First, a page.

Subscribe to Rahul's Blog        RSS Feed
-----

Prototyping a hobby project

Icon 2 Comments
As all good software engineering text's say - build one to throw away! A prototype!!

And so in my long hard journey to mediocrity in programming, I stumbled upon a decent enough idea to get working on it right away. I started out with C, pure ANSI C. And then gradually and ashamedly added some GNU specific stuff. And oh it was a joy, till I realized I had coded two simple operations in a week. The good thing was - the code was good (after all its C), the bad thing was - it took so much time to do stuff alone that my interest started to fade. That's when I picked up my old friend - Perl.

Humor me if you will (specially the purist kinds) but I actually built what I had coded in a week in C in a day of Perl. Of course I used modules, but all of them came from the standard Perl distribution on Linux. So here's my plan - I build my prototype in the highest level language I can find and know well (Perl in this case) and if it all turns out purrfect, maybe I can get a couple of smart guys to work with me on this in C/C++/whatever. This maybe a flawed reasoning but here's mine.

1. If you're working alone on a hobby project and you have no real work pressures - build a prototype first. If you get too bogged down in the details, you'll lose interest.

2. Pick a high (preferably the highest) level programming language you can find - like Perl in my case. The language should be quick in churning out code for your ideas.

3. The prototype should be as simple as possible, but no simpler. (Thanks Albert!)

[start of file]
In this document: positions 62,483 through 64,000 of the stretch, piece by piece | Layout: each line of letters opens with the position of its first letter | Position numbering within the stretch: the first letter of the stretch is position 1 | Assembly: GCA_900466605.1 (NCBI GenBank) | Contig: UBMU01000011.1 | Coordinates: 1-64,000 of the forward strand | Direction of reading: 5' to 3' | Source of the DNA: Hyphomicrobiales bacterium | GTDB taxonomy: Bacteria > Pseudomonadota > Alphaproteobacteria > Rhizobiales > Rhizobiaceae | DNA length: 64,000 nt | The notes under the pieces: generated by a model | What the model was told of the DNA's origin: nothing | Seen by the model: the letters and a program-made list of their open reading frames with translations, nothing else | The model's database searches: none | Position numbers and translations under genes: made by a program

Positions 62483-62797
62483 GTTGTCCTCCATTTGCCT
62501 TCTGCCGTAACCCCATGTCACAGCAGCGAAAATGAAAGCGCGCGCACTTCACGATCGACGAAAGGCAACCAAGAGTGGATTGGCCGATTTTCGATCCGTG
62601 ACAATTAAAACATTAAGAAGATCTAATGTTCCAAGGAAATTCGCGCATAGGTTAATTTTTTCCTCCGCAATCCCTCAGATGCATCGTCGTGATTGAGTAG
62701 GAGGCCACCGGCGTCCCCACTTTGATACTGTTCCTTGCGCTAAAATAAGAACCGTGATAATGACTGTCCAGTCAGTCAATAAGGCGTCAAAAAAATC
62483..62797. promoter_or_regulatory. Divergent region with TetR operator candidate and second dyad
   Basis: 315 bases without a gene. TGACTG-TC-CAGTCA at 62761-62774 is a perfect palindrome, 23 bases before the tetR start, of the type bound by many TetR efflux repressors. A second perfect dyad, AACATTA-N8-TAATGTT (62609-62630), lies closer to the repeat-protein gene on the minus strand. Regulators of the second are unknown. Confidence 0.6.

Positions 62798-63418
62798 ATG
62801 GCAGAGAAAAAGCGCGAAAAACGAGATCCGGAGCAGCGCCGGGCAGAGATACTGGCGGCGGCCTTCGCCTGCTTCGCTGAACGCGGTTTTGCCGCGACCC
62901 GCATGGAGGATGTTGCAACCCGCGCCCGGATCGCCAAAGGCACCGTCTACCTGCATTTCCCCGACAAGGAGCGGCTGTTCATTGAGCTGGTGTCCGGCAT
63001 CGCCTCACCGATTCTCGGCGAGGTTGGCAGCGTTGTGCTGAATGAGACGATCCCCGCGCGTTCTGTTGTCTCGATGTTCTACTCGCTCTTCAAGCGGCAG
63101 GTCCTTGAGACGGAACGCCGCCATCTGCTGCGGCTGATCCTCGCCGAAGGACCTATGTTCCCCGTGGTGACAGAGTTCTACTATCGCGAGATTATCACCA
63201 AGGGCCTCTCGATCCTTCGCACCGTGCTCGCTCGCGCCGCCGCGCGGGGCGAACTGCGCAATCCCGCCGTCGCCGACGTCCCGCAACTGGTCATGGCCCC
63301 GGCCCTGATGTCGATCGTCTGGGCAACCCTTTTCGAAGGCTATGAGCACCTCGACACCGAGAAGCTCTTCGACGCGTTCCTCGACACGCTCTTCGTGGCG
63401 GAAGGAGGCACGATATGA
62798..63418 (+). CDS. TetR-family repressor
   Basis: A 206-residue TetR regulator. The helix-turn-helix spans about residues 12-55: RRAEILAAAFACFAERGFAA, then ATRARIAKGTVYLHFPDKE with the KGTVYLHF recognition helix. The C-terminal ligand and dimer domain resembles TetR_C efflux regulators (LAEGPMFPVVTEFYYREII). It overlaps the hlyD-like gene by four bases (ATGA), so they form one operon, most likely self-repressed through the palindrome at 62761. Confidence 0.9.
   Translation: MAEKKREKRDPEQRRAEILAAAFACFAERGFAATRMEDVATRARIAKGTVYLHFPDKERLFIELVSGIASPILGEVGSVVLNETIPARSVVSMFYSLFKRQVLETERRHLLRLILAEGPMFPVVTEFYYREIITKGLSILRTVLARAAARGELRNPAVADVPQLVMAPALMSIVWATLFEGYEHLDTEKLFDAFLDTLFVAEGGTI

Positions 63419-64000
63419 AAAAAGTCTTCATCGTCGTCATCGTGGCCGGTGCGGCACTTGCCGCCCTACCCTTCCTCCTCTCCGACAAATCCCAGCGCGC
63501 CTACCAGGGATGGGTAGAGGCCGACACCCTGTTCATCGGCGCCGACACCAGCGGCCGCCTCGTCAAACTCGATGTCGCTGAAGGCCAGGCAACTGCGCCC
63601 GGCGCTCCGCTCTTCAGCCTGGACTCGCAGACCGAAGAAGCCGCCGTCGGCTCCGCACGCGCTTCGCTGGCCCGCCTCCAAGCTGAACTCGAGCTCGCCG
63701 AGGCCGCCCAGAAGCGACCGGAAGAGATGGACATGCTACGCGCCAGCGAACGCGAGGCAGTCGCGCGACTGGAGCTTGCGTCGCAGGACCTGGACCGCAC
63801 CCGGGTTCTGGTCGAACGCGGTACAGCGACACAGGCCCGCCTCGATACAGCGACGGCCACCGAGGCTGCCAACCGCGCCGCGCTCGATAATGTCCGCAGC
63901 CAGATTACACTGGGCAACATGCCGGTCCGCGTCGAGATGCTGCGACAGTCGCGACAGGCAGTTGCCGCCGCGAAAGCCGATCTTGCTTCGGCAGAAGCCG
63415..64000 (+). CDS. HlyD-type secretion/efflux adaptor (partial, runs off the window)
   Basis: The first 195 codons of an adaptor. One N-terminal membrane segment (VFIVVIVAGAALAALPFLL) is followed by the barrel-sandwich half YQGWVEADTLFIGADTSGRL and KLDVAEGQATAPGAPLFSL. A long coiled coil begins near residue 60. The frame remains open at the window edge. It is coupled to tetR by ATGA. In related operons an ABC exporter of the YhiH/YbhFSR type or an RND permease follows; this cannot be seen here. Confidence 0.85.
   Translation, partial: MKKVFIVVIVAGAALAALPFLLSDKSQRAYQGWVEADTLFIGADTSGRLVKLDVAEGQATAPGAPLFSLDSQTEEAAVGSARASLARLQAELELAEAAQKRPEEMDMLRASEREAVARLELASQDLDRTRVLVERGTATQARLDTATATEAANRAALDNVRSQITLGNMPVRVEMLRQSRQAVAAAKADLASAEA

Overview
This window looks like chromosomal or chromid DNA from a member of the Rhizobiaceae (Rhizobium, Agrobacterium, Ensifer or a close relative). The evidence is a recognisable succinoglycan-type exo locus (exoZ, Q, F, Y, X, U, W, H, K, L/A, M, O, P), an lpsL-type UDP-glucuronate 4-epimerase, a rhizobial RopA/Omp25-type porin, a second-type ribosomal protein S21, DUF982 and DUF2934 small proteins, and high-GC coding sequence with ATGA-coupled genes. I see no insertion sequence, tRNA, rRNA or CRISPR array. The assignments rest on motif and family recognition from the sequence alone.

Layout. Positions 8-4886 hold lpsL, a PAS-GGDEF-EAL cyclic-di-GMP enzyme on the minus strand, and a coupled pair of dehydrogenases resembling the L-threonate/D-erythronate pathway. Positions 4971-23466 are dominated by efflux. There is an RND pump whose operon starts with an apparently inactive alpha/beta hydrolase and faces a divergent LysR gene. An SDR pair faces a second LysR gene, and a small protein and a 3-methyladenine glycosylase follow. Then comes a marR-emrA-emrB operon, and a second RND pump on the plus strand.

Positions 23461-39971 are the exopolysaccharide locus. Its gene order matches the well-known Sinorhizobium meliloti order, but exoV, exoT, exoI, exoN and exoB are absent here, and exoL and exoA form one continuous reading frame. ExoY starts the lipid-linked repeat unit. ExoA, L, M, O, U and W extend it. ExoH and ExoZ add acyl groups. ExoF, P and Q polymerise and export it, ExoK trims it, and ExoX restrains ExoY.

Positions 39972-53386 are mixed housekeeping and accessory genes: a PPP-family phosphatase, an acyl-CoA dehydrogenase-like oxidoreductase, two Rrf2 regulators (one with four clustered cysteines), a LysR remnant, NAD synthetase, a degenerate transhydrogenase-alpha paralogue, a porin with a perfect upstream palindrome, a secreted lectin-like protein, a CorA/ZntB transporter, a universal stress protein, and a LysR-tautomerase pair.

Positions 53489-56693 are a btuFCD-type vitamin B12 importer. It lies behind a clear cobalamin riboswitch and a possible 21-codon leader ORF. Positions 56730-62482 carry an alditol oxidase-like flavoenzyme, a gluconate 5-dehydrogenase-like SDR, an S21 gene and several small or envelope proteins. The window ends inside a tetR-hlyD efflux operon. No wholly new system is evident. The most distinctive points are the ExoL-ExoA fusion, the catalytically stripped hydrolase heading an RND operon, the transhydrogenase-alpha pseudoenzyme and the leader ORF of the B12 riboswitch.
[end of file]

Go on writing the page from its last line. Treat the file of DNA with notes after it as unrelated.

4. Write code comments on observations you think will be important when you code "the real thing".

5. Get some (smart) people interested in your idea and start working on it.

6. As far as possible, phase out the prototype code one at a time looking at the comments you wrote following point 4.

Note that its possible that after you code the prototype, you realize your idea is stupid (happens to me a lot) - but hey, good thing you didn't spend a year writing something that you don't believe in anymore. In all cases, the learning will pay for itself. :^:

2 Comments On This Entry

Page 1 of 1

mocker Icon

22 July 2008 - 09:11 AM
The fast prototyping method is good. I am curious as to why you associate C code with good code though? Do you think Perl(or another high level language) isn't good enough for the 'real' program because of speed or some other issue? I think you might be surprised how fast interpreted languages are becoming.
0

rahulbatra Icon

22 July 2008 - 11:59 AM

mocker, on 22 Jul, 2008 - 10:11 AM, said:

The fast prototyping method is good. I am curious as to why you associate C code with good code though? Do you think Perl(or another high level language) isn't good enough for the 'real' program because of speed or some other issue? I think you might be surprised how fast interpreted languages are becoming.


Nah, I just meant good C code, not a flamebait for Perl vs C :D I work in a corporate culture where compiled languages are given more weight since they can be redistributed in a binary format. Plus the software I'm trying to build is closely related to a low level systems program (or will be if I ever am able to).
0
Page 1 of 1

Trackbacks for this entry [ Trackback URL ]

There are no Trackbacks for this entry

Search My Blog

1 user(s) viewing

1 Guests
0 member(s)
0 anonymous member(s)